2007 GSA Denver Annual Meeting (28–31 October 2007)

Paper No. 35
Presentation Time: 1:30 PM-5:30 PM


MOORE, Paul J.1, MARTIN, Jonathan B.1 and MYLROIE, John2, (1)Geological Sciences, University of Florida, 241 Williamson Hall, Gainesville, FL 32611, (2)Geosciences, Mississippi State University, P.O. Box 5448, Mississippi State, MS 39762, pjm13@ufl.edu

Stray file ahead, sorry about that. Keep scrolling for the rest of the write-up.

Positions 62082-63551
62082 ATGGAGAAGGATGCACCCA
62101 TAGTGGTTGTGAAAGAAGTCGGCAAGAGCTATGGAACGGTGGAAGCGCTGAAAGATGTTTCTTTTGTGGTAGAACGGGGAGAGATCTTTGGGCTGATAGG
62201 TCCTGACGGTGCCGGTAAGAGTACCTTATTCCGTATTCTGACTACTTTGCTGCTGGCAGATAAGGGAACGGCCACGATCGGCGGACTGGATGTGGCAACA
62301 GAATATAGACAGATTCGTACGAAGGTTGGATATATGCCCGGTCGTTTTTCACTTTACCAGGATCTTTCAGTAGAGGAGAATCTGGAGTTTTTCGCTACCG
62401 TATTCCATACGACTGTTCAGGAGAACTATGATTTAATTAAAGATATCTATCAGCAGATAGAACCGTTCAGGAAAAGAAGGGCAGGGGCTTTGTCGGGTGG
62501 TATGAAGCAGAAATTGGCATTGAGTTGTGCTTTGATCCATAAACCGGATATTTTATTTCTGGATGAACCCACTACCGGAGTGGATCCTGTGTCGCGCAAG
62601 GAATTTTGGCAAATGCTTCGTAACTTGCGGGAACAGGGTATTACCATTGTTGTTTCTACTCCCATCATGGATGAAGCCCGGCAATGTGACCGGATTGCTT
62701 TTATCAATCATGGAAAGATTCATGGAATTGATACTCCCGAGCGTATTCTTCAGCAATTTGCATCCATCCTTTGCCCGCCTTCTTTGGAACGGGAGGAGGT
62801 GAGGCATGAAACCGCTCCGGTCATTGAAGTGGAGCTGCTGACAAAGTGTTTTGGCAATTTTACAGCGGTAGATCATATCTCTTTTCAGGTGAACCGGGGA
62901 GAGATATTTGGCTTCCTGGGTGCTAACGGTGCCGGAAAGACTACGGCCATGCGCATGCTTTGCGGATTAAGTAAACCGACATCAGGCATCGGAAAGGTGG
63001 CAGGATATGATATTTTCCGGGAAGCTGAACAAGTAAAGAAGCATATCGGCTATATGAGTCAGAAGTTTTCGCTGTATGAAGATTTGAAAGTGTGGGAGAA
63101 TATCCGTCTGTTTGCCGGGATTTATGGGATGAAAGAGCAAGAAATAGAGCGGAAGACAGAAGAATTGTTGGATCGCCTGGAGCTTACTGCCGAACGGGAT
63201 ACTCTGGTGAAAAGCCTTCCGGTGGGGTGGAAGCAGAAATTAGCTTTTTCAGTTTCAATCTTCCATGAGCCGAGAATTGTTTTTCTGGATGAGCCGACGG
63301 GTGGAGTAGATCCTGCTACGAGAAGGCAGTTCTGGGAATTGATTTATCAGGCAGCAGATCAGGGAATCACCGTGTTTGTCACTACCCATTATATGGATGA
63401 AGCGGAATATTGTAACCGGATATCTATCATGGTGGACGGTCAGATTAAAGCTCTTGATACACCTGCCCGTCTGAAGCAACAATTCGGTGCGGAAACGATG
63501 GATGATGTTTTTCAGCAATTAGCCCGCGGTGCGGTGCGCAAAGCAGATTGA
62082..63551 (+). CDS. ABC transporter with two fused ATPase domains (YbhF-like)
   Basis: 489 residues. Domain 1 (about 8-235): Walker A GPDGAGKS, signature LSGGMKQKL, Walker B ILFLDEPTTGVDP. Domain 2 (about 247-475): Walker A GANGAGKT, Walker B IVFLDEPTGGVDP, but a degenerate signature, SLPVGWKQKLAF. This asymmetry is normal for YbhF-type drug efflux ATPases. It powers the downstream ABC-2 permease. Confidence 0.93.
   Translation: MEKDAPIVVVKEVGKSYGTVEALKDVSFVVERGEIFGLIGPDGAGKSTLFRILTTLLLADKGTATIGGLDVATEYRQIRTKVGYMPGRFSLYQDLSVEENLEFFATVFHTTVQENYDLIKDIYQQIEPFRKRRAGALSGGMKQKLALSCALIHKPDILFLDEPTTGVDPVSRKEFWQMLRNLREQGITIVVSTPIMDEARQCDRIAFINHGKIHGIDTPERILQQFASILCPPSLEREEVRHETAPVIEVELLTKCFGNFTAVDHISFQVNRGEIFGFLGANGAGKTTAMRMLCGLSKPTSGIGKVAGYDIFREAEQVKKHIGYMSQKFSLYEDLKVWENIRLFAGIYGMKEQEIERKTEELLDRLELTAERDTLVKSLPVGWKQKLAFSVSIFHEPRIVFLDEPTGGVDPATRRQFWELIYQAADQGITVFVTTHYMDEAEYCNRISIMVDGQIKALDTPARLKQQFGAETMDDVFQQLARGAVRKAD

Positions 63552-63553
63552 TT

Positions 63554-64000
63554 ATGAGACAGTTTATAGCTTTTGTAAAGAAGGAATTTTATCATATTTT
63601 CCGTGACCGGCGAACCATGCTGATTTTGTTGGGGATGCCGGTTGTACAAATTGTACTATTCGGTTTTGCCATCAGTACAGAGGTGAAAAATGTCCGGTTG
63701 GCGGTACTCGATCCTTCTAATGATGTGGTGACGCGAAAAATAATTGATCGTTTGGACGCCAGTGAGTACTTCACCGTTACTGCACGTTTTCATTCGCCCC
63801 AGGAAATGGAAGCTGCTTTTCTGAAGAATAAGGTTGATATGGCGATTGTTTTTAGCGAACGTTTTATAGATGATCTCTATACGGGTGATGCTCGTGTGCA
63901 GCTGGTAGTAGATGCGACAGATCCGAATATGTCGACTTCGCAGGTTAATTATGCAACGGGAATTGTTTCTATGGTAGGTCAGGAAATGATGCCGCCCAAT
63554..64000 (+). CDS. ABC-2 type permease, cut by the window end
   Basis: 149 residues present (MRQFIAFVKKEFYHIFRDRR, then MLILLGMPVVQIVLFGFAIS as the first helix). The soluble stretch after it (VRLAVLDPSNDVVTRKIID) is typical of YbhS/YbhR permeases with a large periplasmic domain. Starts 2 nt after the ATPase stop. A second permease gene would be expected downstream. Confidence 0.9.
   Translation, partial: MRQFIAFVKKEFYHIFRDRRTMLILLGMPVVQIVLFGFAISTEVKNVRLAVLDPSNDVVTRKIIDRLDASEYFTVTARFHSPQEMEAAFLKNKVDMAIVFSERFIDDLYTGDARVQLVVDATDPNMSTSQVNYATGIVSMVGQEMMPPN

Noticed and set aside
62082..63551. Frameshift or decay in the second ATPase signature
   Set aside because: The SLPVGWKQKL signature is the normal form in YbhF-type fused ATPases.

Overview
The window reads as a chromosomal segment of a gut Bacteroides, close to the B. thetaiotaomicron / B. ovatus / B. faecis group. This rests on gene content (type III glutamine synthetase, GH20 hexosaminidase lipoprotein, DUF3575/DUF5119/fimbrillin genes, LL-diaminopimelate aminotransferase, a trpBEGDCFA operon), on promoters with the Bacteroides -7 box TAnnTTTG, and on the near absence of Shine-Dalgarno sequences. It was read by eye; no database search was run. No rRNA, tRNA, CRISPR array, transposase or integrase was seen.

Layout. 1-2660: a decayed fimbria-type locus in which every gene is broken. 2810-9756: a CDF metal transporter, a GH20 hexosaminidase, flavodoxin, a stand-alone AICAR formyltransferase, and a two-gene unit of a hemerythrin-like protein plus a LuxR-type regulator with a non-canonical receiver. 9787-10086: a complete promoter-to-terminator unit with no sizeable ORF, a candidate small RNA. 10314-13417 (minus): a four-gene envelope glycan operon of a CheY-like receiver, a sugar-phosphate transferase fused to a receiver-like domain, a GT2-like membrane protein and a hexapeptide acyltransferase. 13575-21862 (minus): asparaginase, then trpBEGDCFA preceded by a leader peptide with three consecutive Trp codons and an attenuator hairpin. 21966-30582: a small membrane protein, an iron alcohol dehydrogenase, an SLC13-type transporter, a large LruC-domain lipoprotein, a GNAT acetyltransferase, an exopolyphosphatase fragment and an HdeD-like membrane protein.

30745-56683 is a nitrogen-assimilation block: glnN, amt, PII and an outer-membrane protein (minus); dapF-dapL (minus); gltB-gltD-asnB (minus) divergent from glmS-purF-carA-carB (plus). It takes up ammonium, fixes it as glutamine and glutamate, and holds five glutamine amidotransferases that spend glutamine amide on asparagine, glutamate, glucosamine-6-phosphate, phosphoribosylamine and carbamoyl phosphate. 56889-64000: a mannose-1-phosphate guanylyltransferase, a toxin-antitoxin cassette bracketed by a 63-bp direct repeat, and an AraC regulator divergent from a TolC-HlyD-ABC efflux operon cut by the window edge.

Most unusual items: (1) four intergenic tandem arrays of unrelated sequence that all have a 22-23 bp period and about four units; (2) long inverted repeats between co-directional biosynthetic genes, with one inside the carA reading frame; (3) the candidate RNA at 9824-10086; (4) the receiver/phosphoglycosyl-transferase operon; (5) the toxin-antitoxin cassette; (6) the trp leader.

Combining flank margin cave morphology and geochemical modeling should provide information on the rates of secondary porosity development within the phreatic zone of carbonate islands. Although Bahamian flank margin caves are believed to have formed during a 12 ky time window, Altar Cave, a flank margin cave on San Salvador Island, developed as syngenetic karst concurrently with the deposition of its host rock during the last interglacial highstand indicating it formed in less than 12 ky. The cave has an areal footprint of about 450 m2 and a minimum volume of 1200 m3. Water collected from lakes, cave pools, and wells across San Salvador Island has an average Ca2+ concentration of about 2 mM in excess of the value expected from seawater evaporation and dilution. Speciation-solubility modeling shows most samples are in equilibrium with respect to aragonite and supersaturated with respect to calcite, suggesting aragonite is the primary contributor of excess Ca2+ to San Salvador waters. Samples with salinity less than 10 psu have Ca2+/Cl- and Sr2+/Cl- molar ratios that are greater than seawater value, with the highest ratios indicating 48 times enrichment of Ca2+ and 122 times enrichment of Sr2+, respectively. These enrichments in low salinity samples suggest aragonite dissolution and aragonite-to-calcite transformation in fresh water may be responsible for most of the dissolution occurring on San Salvador Island. Mixing corrosion and sulfate reduction appear to have little influence on dissolution. The magnitude of excess Ca2+ combined with catchment area and recharge indicates an average of 31 m3/km2 of carbonate rock would be dissolved across the island and flushed to the ocean annually. At this rate, 138 m3, or only about 12% of the measured volume of the cave, would dissolve in 10 ky at the site where Altar Cave is located. Average island-wide dissolution rates underestimate the amount of secondary porosity that develops at the edge of a freshwater lens, which may result from solute transport out of the system due to higher specific discharge as the lens thins and cross-sectional area decreases.